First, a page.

We need to talk about promotion. What a glorious feeling it is, especially given the 10-point deduction, to be sitting in 11th place, three points from the play-offs and with the best form in the league. While it is a somewhat rub-your-eyes-and-blink-a-few-times feeling, it also begs the question: what happens if we do earn promotion?

Let's start with the facts. As things stand, regardless of any talks between Joy Seppala and Ann Lucas, we are at Sixfields until a new stadium is built in the Coventry area for the club to return to, or we return to the Ricoh. The two have been reported to have been engaged in talks over a freehold sale of the stadium by the ever-reliable Coventry Telegraph, but these are early days and nothing remains bought or sold yet.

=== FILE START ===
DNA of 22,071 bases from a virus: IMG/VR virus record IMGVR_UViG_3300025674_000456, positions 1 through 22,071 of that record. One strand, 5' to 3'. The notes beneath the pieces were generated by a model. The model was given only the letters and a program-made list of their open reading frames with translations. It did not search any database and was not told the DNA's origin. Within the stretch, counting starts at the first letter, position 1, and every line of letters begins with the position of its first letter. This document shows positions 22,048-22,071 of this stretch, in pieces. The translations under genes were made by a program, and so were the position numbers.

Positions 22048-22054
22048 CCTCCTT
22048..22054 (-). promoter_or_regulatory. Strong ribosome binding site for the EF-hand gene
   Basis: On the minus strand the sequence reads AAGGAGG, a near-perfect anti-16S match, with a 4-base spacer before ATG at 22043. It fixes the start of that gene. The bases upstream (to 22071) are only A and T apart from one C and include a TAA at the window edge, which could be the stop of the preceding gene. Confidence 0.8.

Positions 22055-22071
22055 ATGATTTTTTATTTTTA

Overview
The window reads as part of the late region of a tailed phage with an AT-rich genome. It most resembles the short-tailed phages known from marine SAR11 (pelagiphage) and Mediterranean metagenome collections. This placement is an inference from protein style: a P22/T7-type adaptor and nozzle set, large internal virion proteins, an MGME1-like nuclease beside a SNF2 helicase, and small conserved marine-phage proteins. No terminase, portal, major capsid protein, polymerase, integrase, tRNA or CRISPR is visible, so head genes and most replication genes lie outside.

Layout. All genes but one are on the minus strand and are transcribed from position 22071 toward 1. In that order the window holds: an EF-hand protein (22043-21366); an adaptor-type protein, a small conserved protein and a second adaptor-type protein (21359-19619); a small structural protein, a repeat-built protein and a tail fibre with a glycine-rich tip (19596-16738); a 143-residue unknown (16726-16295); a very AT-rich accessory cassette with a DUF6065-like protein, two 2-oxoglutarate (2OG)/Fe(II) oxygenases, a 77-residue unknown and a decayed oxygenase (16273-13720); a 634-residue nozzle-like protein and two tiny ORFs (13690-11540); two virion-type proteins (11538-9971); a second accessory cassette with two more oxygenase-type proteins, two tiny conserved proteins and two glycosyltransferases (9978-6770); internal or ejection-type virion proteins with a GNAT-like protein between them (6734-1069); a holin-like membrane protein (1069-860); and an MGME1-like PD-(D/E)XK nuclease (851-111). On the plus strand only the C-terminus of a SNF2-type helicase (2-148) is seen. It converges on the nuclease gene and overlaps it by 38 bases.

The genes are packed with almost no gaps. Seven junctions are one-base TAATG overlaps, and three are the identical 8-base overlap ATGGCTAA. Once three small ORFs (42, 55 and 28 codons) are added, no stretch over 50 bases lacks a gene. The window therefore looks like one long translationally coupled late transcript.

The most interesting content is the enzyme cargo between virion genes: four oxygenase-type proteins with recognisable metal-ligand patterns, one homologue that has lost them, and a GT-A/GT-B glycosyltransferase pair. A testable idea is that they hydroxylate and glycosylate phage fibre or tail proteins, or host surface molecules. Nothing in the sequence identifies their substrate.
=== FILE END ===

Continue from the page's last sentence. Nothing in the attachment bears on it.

So unless the talks are successful and the team return to the Ricoh, that means a stay of up to five years in Northampton until a new stadium is built by which time, if current form is anything to go by, we may well have been promoted.

And if we are still playing at Sixfields, I can foresee a few problems with the idea of promotion.

For a recent Championship club, the smallest stadium has been that of Scunthorpe United (Glanford Park) which has a capacity of 9,088. Their average attendance for that final year in the Championship was 5,547. Coventry's average for this year so far at Sixfields is 2,239. Even with a return to the Championship, it is hard to see crowds increasing at Sixfields due to either an unaffordable match-day experience, or continued staunch stances on watching the team at a stadium they shouldn't be playing in.